Managing Osteoarthritis Of The Knees In Young Athletes
When most people think of sports injuries with young athletes, they think of acute problems, like a torn ligament or concussion. However, there are also young athletes in their teens who are being diagnosed with osteoarthritis, a condition formerly associated with
Osteoarthritis in Young Athletes
It was formerly believed that osteoarthritis
Why are so many young people experiencing these signs and symptoms? Kids are starting sports today at younger and younger ages, because the level of competition can be so tough. By the time they are in their teens, the pressure on elite athletes to perform at higher levels than previous generations can be tremendous. Just look at the degree of difficulty in Olympic sports like gymnastics or figure skating between ten years ago and today.
That high level of competitiveness can also lead to more acute injuries. It is now widely accepted that a history of acute injury puts athletes at risk of developing osteoarthritis. The younger the age at which the injury occurs, the younger arthritis can set in.
Doctors, physical therapists, and athletic trainers today take a three-pronged approach in treating osteoarthritis in young athletic knees. First, they use palliative measures to reduce or eliminate pain, so athletes can keep participating in the sports they love. This includes:
ice heat elevationafter activitiy kneebraces and/or taping lowdoses of NSAIDs (nonsteroidal anti-inflammatory drugs) massagetherapy acupuncture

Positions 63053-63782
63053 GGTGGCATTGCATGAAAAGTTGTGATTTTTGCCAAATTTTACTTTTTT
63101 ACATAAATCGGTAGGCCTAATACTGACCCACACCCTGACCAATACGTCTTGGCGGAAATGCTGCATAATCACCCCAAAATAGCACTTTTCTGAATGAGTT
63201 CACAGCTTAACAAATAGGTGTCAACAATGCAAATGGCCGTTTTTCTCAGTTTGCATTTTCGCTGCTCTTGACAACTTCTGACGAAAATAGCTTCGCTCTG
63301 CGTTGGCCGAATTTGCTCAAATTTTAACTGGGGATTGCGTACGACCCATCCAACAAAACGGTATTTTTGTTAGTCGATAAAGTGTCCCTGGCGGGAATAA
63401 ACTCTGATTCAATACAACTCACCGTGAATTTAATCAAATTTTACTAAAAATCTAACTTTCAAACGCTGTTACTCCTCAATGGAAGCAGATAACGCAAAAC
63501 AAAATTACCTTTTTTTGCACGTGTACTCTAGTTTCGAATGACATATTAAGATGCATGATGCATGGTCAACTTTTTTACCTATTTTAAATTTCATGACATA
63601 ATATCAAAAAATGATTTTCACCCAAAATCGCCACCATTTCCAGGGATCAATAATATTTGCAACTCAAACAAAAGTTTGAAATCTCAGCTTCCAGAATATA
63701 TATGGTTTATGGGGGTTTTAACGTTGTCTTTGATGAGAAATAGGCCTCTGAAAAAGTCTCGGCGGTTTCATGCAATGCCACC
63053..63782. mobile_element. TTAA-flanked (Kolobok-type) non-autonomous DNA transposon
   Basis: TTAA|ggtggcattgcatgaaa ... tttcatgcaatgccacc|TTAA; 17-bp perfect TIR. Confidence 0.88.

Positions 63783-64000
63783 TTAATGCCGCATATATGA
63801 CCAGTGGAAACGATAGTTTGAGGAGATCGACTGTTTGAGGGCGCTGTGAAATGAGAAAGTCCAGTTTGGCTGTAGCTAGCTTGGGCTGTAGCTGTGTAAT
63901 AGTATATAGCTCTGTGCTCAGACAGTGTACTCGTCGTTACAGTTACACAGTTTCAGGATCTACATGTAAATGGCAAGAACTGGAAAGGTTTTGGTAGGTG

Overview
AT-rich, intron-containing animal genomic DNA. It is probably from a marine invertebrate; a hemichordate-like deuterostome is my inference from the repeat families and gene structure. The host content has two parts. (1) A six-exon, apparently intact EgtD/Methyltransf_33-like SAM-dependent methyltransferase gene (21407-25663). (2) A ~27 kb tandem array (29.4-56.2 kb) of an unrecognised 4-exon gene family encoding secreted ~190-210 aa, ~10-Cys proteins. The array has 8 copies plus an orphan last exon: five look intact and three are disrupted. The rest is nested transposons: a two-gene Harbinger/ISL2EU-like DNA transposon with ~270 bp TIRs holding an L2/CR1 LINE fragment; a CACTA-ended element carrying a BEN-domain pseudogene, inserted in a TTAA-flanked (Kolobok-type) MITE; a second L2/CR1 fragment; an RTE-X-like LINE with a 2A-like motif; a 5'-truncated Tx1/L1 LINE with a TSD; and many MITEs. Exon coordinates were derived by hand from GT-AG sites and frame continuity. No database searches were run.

Palliative measures may also include complementary activities to relieve joint pressure, such as light swimming, yoga, or Pilates.
In some cases, teens need to modify their athletic technique somewhat to accommodate their arthritic condition. With today's high-tech video capabilities, even with mobile phones and tablets athletes can be filmed competing and working out to identify areas for change to reduce stress on joints or risk of future injury.
Athletes can also change their workouts to protect their knees. Adding appropriate stretching and strengthening the muscles around the knee, particularly the
Sometimes athletes may even work with a sports psychologist to learn mental imagery methods to change habits. They may also keep
The advent of arthroscopic surgery has allowed orthopedists to examine and treat
The clinicians working with these young athletes have two goals in mind: to keep the competitors active in the sports they love and to keep joints healthy for a lifetime of activity. This three-tiered approach is proving to be highly successful and will likely remain the standard of care until a radical new approach to the management of osteoarthritis can be found. To find out more about sports injuries, speak with someone like Adult & Pediatric Orthopedics SC.